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The Third Continent

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Hello everyone, welcome to today’s session where we take a close look at the short story, “the 3rd and final continent” by Jhumpa Lahiri. This story is part of the collection Interpreter of Maladies story is in Bengal Boston and beyond, as we all know it won the Pulitzer prize in the year 2000 and this work is also considered as one of the best document which talks about the experience of immigration from India to abroad especially to America. And in this story, as we have noted it talks about a particular kind of a diasporic experience and it also gives minute details about the various things that Hassan and his family go through up through his journey across different continents and two different countries. And I use this session to take you through some of the important aspects of this short story, some of the details which we will use in analysing this fiction and also in accessing particular diasporic experiences which Lahiri knows. The story begins in a 1st person narrative of, the narrator remains unnamed and he talks about how the narrator left India in 1964 and we get to know right at the outset that in 1964 when he 1st sailed to London, he could not use an aeroplane and he makes a particular mention of that, how his 1st journey his 1st international journey was in a ship, he had to sail and 2nd time he goes to America to Boston he gets to fly. And by noting down these particular experiences, the peculiarities and the minute details Lahiri is inviting us into a world where the details captured are very important. And in the beginning at the outset, we also get to know about many other penniless Bengali bachelors like the narrator who is already there in London and how they share the space, share certain kind of food and how there is an attempt right at the outset to create a certain authentic experience, to create certain kind of home away from home. And I find it particularly interesting the 1st paragraph tells us about these sets of people, all struggling to educate and establish ourselves abroad. So it is a very different kind of experience of migration here, the narrator and the ones that he is familiar with they are not going abroad just to make a living, they are not going abroad looking for a job which also typically qualifies most of the Third World migration iceberg experiences. Here it is extremely important that he is among those who are trying to go abroad to educate and establish themselves and this goal is very clear, right at the beginning in the 1960s. And the story further tells us about how he had his lectures at LSE and we also get to know that he is a well-accomplished student in that sense and there is a career waiting for him and he is already trying to establish himself with these credentials. (Refer Slide Time: 3:48) The story quickly takes us to 1969 when the narrator is 36 years old and his marriage is arranged. In the story, though the focus is on the experience of migration, it also tells in detail about the way very peculiar kind of arranged marriage that Indian families have. And the story gives almost typical stereotypical kind of a presentation of an arranged Bengali marriage. And further into the story we also see how the narrator does not talk in overwhelming terms about his marriage or the relation that he begins with his wife, it is stated in a very matter of fact terms. He seems to be more prepared and more excited to start a career abroad to live a new experience abroad. (Refer Slide Time: 4:58) But he seems to be rather laid-back when it comes to entering this new relationship which happens to him in a very incidental way and which is also presented in an ironically mundane way. And I find this segment very interesting where he accesses “The student guide to North America” before flying to America and the story also tells us a little later about how he chooses to ignore his weeping wife, the newly wedded wife lying next to him and he continues to read through the guide which will prepare him to equip him for a perfect life abroad. (Refer Slide Time: 5:25) And we are also given to understand about how he accesses inexpensive accommodations and he is looking there are these various things that he gets done and it is called as a very-very smooth experience. There is a mention of food and how he also talks about the experience in Boston in America, it is very different from being in London and this is extremely significant. He does not compare America with Calcutta city which he had 1st left behind but the comparison after moving to Boston from London, the comparison is more with Boston, so from the state of comparing this leaving behind his homeland and moving to a new city 1st which is London, now he moves onto compares two very different immigration experience. And we also find him spending 6 weeks in YMCA and waiting for his wife’s passport to get ready, he takes an apartment on rent and the apartment which he gets to take on interestingly takes in only boys from Harvard and Caltech. And it also talks about certain kind of a world from which he is leaving from Calcutta, an educated middle-class world and how he manages to get himself within the same kind of setting even in an alien land within Mrs Croft the apartment that he gets to rent out, we find that she is also someone who places a lot of value on education. She is very middle-class, very traditional in terms of her value system and there is a very peculiar way in which he manages to fit himself in both these worlds. I would also like to remind you that there are several not so was smooth painful migration experiences that the Third World residents face, but luckily stories and particularly this one talks about this very smooth experience which does not have any exaggerated emotions and which does not have any eventful episode to speak. (Refer Slide Time: 7:39) Even what happens when he lands in America in Boston is very significant, I will read out this excerpt for you. As the plane began its descent over Boston Harbor, the pilot announced the weather and the time and that President Nixon had declared a national holiday, two American men had landed on the moon. Several passengers cheered “God bless America” one of them hollered across the aisle, and I saw a woman praying. So this event, this iconic giant leave for the entire mankind as it is described, this event continues to signify many of the things that he gets to especially during the early weeks of his stay. And as soon as he enters Mrs Croft’s home for the 1st time, we find this event being invoked again, I will read this excerpt. (Refer Slide Time: 8:30) She unclasped her fingers, slapped the space beside her on the bench with one hand and told me to sit down. For a moment she was silent then she intoned as if she alone possessed this knowledge “There is an American flag on the moon”. Yes madam, until then I had not thought very much about the moon shot. It was in the newspaper, of course, article upon article, the astronauts had landed on the shores of the Sea of tranquillity I had read, travelling farther than anyone in the history of civilisation. For a few hours, they explored the moon’s surface. They gathered rocks in their pockets, described their surroundings, a magnificent desolation according to one astronaut, spoke by phone to the President and planted a flag in Lunar soil. The Voyage was hailed as man’s most awesome achievement. The woman bellowed “The flag on the moon, boy I heard it on the radio, is not that splendid?” “Yes madam” but she was not satisfied with my reply so she commanded “Say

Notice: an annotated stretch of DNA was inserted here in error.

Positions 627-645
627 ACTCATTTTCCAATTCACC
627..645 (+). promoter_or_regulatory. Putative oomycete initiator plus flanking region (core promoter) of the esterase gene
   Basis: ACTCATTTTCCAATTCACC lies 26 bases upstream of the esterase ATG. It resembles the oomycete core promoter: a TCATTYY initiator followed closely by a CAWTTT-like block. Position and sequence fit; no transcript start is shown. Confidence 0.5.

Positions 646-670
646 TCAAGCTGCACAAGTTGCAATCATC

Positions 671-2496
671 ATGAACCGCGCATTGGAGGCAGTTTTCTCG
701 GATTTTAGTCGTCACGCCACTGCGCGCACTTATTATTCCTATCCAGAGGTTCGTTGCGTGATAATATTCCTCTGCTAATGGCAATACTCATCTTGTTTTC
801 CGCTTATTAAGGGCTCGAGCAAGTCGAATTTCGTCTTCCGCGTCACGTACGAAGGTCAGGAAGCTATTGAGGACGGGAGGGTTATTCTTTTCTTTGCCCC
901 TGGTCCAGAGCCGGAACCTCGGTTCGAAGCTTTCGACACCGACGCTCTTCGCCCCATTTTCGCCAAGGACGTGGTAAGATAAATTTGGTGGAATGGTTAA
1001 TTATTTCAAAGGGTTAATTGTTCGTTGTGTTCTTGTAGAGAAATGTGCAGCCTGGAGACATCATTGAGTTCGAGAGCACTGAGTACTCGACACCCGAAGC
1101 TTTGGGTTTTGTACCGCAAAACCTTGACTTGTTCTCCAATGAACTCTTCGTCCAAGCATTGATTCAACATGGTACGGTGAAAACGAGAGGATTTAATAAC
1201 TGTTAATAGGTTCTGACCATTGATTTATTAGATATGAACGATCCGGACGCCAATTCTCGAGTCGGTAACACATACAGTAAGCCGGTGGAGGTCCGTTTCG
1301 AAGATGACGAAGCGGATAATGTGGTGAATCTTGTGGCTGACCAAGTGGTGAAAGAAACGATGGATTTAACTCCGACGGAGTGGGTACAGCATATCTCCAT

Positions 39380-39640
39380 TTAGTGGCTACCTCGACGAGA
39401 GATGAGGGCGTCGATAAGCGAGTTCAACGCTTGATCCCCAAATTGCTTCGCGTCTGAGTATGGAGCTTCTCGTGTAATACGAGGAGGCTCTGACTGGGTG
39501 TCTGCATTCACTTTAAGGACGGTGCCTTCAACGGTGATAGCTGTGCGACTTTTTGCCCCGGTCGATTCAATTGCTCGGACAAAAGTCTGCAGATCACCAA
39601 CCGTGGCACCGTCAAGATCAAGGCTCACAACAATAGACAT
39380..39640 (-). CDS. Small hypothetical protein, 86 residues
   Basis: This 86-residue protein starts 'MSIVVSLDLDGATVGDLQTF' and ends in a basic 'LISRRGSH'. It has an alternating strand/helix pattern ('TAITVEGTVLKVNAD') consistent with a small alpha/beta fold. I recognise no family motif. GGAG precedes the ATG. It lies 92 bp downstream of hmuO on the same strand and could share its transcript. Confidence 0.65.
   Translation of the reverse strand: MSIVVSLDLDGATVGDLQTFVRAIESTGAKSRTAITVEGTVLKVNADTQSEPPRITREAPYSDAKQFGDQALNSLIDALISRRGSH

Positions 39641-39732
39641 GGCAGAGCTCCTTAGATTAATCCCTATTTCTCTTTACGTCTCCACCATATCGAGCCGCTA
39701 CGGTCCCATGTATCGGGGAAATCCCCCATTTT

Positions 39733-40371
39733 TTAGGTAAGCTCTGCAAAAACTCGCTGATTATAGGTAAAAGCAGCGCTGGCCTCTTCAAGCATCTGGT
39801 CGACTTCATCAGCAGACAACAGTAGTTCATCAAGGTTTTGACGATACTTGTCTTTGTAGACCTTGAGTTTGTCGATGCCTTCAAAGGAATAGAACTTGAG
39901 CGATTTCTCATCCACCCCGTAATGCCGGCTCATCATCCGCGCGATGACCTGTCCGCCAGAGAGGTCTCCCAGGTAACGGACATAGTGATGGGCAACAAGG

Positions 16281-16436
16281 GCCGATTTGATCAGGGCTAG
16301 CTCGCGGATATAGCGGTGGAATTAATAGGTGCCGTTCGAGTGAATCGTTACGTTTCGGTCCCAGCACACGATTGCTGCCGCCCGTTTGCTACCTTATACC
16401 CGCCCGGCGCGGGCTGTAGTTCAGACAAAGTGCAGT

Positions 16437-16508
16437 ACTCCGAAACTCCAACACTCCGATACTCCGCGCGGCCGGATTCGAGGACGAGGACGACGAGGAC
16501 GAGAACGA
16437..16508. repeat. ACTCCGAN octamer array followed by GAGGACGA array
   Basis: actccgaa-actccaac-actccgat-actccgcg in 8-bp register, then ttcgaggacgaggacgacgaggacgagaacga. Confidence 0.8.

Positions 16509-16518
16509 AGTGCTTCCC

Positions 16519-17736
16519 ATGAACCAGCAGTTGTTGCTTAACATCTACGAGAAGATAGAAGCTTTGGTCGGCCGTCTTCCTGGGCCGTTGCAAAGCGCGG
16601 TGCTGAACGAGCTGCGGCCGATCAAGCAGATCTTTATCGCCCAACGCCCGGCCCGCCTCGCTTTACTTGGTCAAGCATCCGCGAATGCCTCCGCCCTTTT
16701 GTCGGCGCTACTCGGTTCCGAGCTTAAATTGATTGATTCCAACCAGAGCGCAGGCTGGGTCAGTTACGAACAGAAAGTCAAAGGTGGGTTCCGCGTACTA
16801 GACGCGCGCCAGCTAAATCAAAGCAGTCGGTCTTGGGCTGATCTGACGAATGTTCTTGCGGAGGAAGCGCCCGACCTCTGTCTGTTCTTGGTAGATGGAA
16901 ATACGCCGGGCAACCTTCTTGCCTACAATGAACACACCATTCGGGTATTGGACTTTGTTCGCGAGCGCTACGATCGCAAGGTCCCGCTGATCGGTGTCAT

splendid”. I was both baffled and somewhat insulted by the request. It reminded me of the way I was taught multiplication tables as a child, repeating after the master sitting crossed-legged on the floor of my one-room Tollygunge School. It also reminded me of my wedding when I had repeated endless Sanskrit verses after the priest, verses I barely understood, which joined me to my wife. I said nothing. “Say splendid”, the woman bellowed once again. “Splendid” I murmured, I had to repeat the word a 2nd time at the top of my lungs so she could hear. I was reluctant to raise my voice to an elderly woman, but she did not appear to be offended. If anything the reply pleased her because her next command was “Go see the room”. And this seemingly very mundane uneventful incident continues to be very significant in this story because the narrator comes from a background where raising once voice in front of elders is not considered polite. Besides he is not a kind who can show that kind of excitement or who can raise his voice to celebrate anything that matter perhaps. So here when this woman, the American woman is asking him to say splendid in the response of the image of the flag, the American flag is seen on the moon, we find him doing precisely that and this is perhaps one of the 1st instances where he owns this country’s new country’s achievements as his own and he is out to celebrate that in a way that does not come to him very naturally. And it is interesting how he compares this with the way he was taught multiplication table and the way he got married where the priest asked him a set of things which he did not even perhaps pay attention to. (Refer Slide Time: 11:21) So the way he talks about his wife Mala, interestingly Mala’s name is mentioned but the narrator’s name is not. The way he talks about how he got into this union with Mala is very interesting, he talks about Mala as a woman who is 27 years old and she is not fair, her complexion is not fair and the narrator is telling us that for that reason she could not get married for a long time. And this marriage even of that man shipping her to a different continent as far as her parents were concerned, the narrator tells us that this was to save her from spinsterhood. And this is also a glimpse into the way arranged marriages work in India and that is nd of documentation that Lahiri perhaps tries to do as well. But what could perhaps become a little alarming of this sort of representation is that we want to take that as the norm across communities and different cultures given diversification nation. And very briefly we are also told about the narrator’s mother who died 6 years ago and later in the story we find the narrator making a comparison between his mother who was widowed when his father died when the narrator was 16, and Mrs Croft who singlehandedly managed to do everything and until she turned 103 or so. In the last session, we did speak about how the two widowhood experiences are compared and how the narrator looks at it from two different points. When Mala finally arrives in Boston, the narrator’s response is not overwhelming at all. And since there was no phone, he says he has received a telegram which also tells us about the limited possibilities in the old world and he uses 3 words to talk about the arrival of Mala; he is not touched, it is inevitable and it is meaningless. The event itself does not seem to signify anything at all for the narrator because this marriage is not an event not a significant part of his life during this phase when he is still waiting for his wife to join him in America. (Refer Slide Time: 13:44) There is a pre-fix up before that where he sees this Indian woman on Massachusetts Avenue I will read out the excerpt for you. I saw an Indian woman on Massachusetts Avenue wearing a sari with its free end nearly dragging on the footpath, and pushing a child in a stroller. An American woman with a small black dog on a leash was walking to one side of her. Suddenly the dog began barking, I watched as the Indian woman startled, stopped in her path, at which point the dogs leapt up and seized the end of the sari between his teeth. The American woman scolded the dog, appeared to apologise and walked quickly away, leaving the Indian woman to fix her saree and quieter crying child. She did not see me standing there, and eventually, she continued on her way. Such a mishap, I realised that morning would soon be my concern. It was my duty to take care of Mala, to welcome her and protect her. We find this image being almost preserved intact throughout the story, the image of the ideal Indian woman who wears a sari and who refuses to move out of the sartorial code that she is used to. We find Mala almost sticking to these customs, the accessories and to the many-many things which would perhaps help her to retain her identity and when Mala arrives finally, and this is the identity which the narrator also uses to describe her. (Refer Slide Time: 15:11) At the airport I recognised Mala immediately, the free end of her saree did not drag on the floor but was draped in a sign of bridal modesty over her head, just as it had draped my mother until the day my father died. The description further goes, her thin brown arms were stacked with gold bracelets, a small red circle was painted on her forehead, and the edges of her feet were tinted with a decorative red dye. I did not embraced her or kiss her or take her hand, instead, I asked her speaking Bengali for the 1st time in America if she was hungry. This is extremely important, the language and food and from the beginning of the story, we realise that these are the 2 things which the narrator uses to create an authentic experience in a land which is far away from his homeland. Language speaking in Bengali, being with other Bengali people or even talking about food or having food as an experience which would bring them close or even help them retain the identity. Towards the end of the story as we recalled in the previous session when he is waiting for his son to come home and have rice, he is also thinking maybe after they are gone, after parents are long dead he stopped eating rice and stopped speaking in Bengali. These 2 elements seem to be very integral to how the narrator and his wife and perhaps many others who are having similar kinds of impressions similar kind of migration experiences. This is holding onto some kind of authenticity through language and food. (Refer Slide Time: 16:51) And it is interesting where they talk about the menu of the flight, the menu said oxtail soup, the thought of eating an Ox’s tail made me lose my appetite. And there is a way in which the family gets to adapt in selecting meals and they retain certain things like food habits or the value system or certain very very tangible things like pyjamas or the coconut oil or the curries that they bring from home, there is always an attempt to retain the authentic flavour and to remain as Bengali as possible in multiple ways. And incidentally, the many images that we get about the narrator and his wife, they also reinforce this idea in multiple ways. (Refer Slide Time: 17:51) We find that Mala’s experience, the 1st experience as an immigrant is very different from that of her husband’s. He had come there with the hope of getting a good education and establishing himself in another system. Mala on the other hand is accompanying the narrator only because she is married to him. So there is a limited way in which her identity works, she is taking care of the house, she is taking care of the domestic chores, the domestic affairs, 1st time she goes out to buy a peeler vegetable peeler and also to get some fresh garlic, to buy a good tablecloth, these are the different ways in which she tries to establish himself in this new place. This is entirely different from the ambitions that the narrator has, we do not, of course, find him talking a lot about his career or the kind of work that he ended up doing for 30 years in America. Nevertheless, we get to know that there is a certain way in which he has managed to find his roots however superficial they are in this alien land because his son, he has adapted well into this new world, he is attending Harvard and he is also suspected that he will soon become American Bengali because the only 2 things which are Bengali about him are the rice that he has occasionally when he comes home and the Bengali that they speak at home within the family. (Refer Slide Time: 19:40) So the instance where he says the distance between them lessens is also very interesting. He is taking Mala to visit Mrs Croft, the house where he lived for about 6 weeks and this is how the narrator describes Mala’s experience in Mrs Croft’s home. “Who is she boy?” She is my wife Madam, Mrs Croft pressed her head at an angle against the cushion to get a better look, “Can you play the piano?” “No madam” Mala replied. “Then stand up” Mala rose to her feet, adjusting the end of her saree over her head and holding it to her chest and for the 1st time since her arrival I felt sympathy. I remembered my 1st days in London learning how to take the tube to Russell Square, riding an escalator for the 1st time, unable to understand when the man cried “piper” it meant “paper”. Unable to decipher for a whole year that the conductor said “mind the Gap” as the train pulled away from each station. Like me, Mala had travelled far from home not knowing where she was going, or what she would find for no reason other than to be my wife. As strange as it seemed, I knew in my heart that one day her death would affect me, and stranger still that mine would affect her, and I wanted somehow to explain this to Mrs Croft who was still scrutinising Mala from top to toe with what seemed to be placid disdain. I wondered if Mrs Croft had ever seen a woman in a saree with a dot painted on her forehead and bracelets stacked on her wrists. I wondered what she would object to, I wondered if she could see the red dye still vivid on Mala feet, all but obscured by the bottom edge of her saree. At last Mrs Croft declared, with equal measures of disbelief and delight I knew well “She is a perfect lady” (Refer Slide Time: 21:23) So this instance plays a significant role in bringing them closer he says so, for the 1st time we looked at each other and smiled. I like to think of that moment in Mrs Croft’s parlour as the moment when the distance between Mala and me began to lessen. We do not even know whether subconsciously the narrator also sees this as a sign of approval, Mrs Croft the American woman who gave him an apartment to stay, the American woman whom he looks at like this a fiercely independent woman with strong values, who can say “splendid” at the thought of the American flag on the moon. We do not know whether she is seeing this as some kind of a legitimate approval that he gets for his wife. (Refer Slide Time: 22:01) And taking us to the present he says, I have not strayed much farther, Mala and I live in a town about 20 miles from Boston on a tree-lined street much like Mrs Croft’s, we visit Calcutta every few years but we have decided to grow old here. I work in a small college library. We have a son who attends Harvard University. Mala no longer drapes the end of her saree over her head or weeps at night for her parents, but occasionally she weeps for our son. So this is the way he sums up his life at the end of 30 years. (Refer Slide Time: 22:48) And he tells us about how Mrs Croft’s street and the home where she lived until she was 103. They continue to see the Street and smile and remember that there was ever a time that we were strangers. And when the story ends significantly, this experience is more about the narrator and his son and it is less and less about Mala herself, it is less and less about how she came there and how she managed to adapt and make a life there, it is more about what the narrator thinks he had achieved. I will read out the final segment, in my son’s eyes, I see the final ambition that had 1st hurled me across the world. In a few years, he will graduate and pave his way, alone and unprotected. But I remind myself that he has a father who is still alive o is happy and strong. Whenever he is discouraged I tell him that if I can survive on 3 continents then there is no obstacle he cannot conquer. While the astronaut's heroes forever spent mere hours on the moon, I have remained in this new world for nearly 30 years. I know that my achievement is quite ordinary, I am not the only man to seek this fortune far from home and certainly, I am not the 1st. Still, there are times I am bewildered by each mile I have travelled, each meal I have eaten, each person I have known, each row in which I have slept. As ordinary, as it all appears, there are times when it is beyond my imagination. And this is how he ends this, the narrator compares himself to the astronauts recalling the event which happened on the day when he landed in Boston. The day he landed in Boston, the American had landed and had placed the American flag on the moon. So there is a way in which he tries to see his achievement as no lesser than astronaut’s achievement in itself and he thinks he is better off because they had spent mere hours on the moon and he has spent years, the first 4 to 5 years in London and then another 30+ long years in another strange land in America. As we wrap up this discussion, I also want to remind you, I also want you to remember and notice how uncomplicated how smooth the process of migration seems like, this process of immigration seems like. And perhaps Lahiri is doing this very deliberately to document, the uncomplicated the smooth experience of migration that a middle-class-educated Indian has when he goes into another 1st world in pursuit of a good education. And also to establish himself within that new system that new society, but it just not embody the most Third World experiences of migration. And not to say that the story should talk about everything but again drawing attention to the many many smaller details and the bigger events that the story chooses to not speak about. The complexity of the story also lies in rules unspoken things about how the narrator’s subject position allowed him to overlook the many little things and the bigger things which were happening in America as we spoke about. America is going through this phase where Vietnam war is happening that we do not find the narrator getting disturbed by any of those things or in 1964 when he is leaving Calcutta, the Calcutta riots are happening. So we do not find his subject, we do not find his selfhood being affected by any of these things. So as we wrap up this discussion I also want you to think about how there is an unnamed narrator in Amitav Ghosh’s Shadow lines, and the kind of experience that narrator in Shadow lines has both of them are Bengalis and we will find the Shadow lines protagonist having a great experience. He stays rooted, he stays rooted, tries to be authentic, he tries to connect with home through the many incidents and events which are significant in shaping the political history of a nation and also in redefining the subjecthood the selfhood that he occupies. On that note I again encourage you to read the story on your own, I hope this will also give you an entry point to access more other writings on diasporic experiences and also to see how differently they are narrated to present peculiar kind of narrative that the story tries to the foreground. Thank you for listening and I look forward to seeing you in the next session.